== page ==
Menstrual leave is currently offered only in a small number of countries across the globe, among them South Korea and Indonesia.
But the proposed legislation must still be approved by the Spanish parliament, with a vote not expected for months.
It was not clear whether Socialist Prime Minister Pedro Sanchez’s minority coalition government, which has made women’s rights a priority, has enough support in the assembly to pass it.
The Spanish bill entitles workers experiencing period pain to as much time off as they need, with the state social security system — not employers — picking up the tab for the sick leave.
As with paid leave for other health reasons, a doctor must approve the temporary medical incapacity.
Equality Minister Irene Montero said the law will recognise a health problem that has been largely swept under the carpet until now.
“Periods will no longer be taboo,” she told a news conference after the cabinet approved the bill.
“We will be the first country in Europe to introduce a temporary sick leave that is fully financed by the state for painful and incapacitating periods,” she added.
“No more going to work with pain, no more taking pills before arriving at work and having to hide the fact we’re in pain that makes us unable to work.”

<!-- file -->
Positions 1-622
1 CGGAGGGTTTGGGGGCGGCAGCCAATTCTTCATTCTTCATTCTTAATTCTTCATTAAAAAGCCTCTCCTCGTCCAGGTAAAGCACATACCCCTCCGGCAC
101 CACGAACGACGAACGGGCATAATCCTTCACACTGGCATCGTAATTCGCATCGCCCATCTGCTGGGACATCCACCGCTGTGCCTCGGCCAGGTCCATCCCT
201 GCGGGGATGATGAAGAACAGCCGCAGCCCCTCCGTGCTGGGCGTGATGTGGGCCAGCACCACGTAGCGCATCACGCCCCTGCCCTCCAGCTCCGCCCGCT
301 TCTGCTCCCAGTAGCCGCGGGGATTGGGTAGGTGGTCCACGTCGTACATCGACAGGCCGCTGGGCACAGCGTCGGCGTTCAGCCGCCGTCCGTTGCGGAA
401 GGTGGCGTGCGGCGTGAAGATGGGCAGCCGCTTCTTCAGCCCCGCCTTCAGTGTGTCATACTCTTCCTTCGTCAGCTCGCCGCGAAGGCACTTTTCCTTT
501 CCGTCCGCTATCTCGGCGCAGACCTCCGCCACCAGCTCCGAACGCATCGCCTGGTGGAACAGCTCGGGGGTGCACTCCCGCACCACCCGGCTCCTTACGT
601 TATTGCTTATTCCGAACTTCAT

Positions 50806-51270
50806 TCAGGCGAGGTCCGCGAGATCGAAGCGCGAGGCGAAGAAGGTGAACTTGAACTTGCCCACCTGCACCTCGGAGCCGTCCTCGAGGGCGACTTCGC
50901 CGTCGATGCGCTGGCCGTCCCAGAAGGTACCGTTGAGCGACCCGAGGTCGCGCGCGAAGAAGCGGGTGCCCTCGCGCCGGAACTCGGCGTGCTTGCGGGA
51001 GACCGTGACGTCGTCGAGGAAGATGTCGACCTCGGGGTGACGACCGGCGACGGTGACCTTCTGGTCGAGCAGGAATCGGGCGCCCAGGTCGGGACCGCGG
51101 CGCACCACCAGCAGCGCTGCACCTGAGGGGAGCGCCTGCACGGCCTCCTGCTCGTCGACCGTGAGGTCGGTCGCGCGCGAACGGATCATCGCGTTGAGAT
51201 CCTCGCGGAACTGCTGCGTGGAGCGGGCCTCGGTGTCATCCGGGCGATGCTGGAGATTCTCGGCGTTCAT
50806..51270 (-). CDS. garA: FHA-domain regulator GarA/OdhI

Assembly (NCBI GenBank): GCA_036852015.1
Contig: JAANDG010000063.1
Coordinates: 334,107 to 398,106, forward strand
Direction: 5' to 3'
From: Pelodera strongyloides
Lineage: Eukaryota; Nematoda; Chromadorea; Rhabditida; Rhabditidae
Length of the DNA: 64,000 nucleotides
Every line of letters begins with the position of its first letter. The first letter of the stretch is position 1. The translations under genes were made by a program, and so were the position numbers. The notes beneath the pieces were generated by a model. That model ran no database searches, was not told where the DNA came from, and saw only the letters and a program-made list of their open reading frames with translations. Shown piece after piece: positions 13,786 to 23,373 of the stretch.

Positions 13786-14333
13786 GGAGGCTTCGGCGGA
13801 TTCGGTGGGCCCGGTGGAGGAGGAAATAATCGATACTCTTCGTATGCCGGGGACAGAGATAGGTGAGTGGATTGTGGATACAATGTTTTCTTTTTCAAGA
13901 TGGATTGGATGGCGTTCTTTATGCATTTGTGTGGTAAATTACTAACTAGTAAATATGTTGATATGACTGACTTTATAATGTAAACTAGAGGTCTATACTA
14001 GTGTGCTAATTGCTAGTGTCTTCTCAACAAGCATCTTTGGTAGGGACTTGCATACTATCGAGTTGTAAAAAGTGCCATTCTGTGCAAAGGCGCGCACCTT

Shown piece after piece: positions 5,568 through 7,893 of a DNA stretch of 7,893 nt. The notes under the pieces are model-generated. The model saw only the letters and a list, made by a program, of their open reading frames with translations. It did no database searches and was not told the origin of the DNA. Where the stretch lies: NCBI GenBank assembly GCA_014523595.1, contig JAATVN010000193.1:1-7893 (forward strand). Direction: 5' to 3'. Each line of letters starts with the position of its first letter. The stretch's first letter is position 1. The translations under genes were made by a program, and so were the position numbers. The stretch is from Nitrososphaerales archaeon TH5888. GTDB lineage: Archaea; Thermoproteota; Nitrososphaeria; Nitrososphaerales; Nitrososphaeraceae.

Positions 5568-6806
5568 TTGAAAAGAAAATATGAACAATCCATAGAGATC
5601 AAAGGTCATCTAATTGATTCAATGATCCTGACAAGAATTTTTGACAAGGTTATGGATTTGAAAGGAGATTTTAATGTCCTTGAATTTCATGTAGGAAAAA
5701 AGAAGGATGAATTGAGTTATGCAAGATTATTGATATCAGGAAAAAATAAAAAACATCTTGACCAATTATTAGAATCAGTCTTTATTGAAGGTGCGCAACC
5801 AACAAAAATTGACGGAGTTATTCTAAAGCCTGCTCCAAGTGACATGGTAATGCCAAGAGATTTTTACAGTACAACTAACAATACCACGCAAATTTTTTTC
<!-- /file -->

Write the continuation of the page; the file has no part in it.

Montero belongs to the far-left Podemos party, Sanchez’s junior coalition partner which has been the driving force behind the law.
‘Have to be careful’
About a third of women who menstruate suffer from severe pain, according to the Spanish Gynaecology and Obstetrics Society.
Italy in 2016 proposed a bill that would have granted three paid days off to women suffering menstrual pain who obtained medical certificates.
But the draft bill did not progress before the parliamentary term expired in 2018.
Spain’s proposal has divided politicians and even unions, with some saying it could stigmatise women in the workplace and favour the recruitment of men.
“You have to be careful with this type of decision,” said Cristina Antonanzas, deputy secretary general of one of Spain’s largest trade unions, the UGT, warning it could impact “women’s access to the labour market”.
But Spain’s other major trade union, the CCOO, said the proposed measure was “justified” if period pain prevents a woman from working, and called it a major “legislative advance”.
Reproductive health reform
The Spanish legislation is part of a much wider reproductive health reform which will include changes to the country’s abortion laws.
It will end the requirement for minors of 16 and 17 to obtain parental consent before terminating a pregnancy and include measures to boost access to abortion at public hospitals.
The draft bill also calls for the free distribution of contraceptives and menstrual hygiene products in high schools, and strengthens sex education.
“We are advancing feminism. Women should be able to decide freely about their lives,” tweeted Sanchez.
Since he came to power in 2018, women have taken up most cabinet posts for the first time in Spain’s history, taking up top portfolios such as defence, economy and finance.
Spain decriminalised abortion in 1985 in cases of rape, if a foetus is malformed or if a birth poses a serious physical or psychological risk to the mother.
The scope of the law was broadened in 2010 to allow abortion on demand in the first 14 weeks of pregnancy, but access to the procedure is complicated by the fact that many doctors in public hospitals refuse to perform abortions.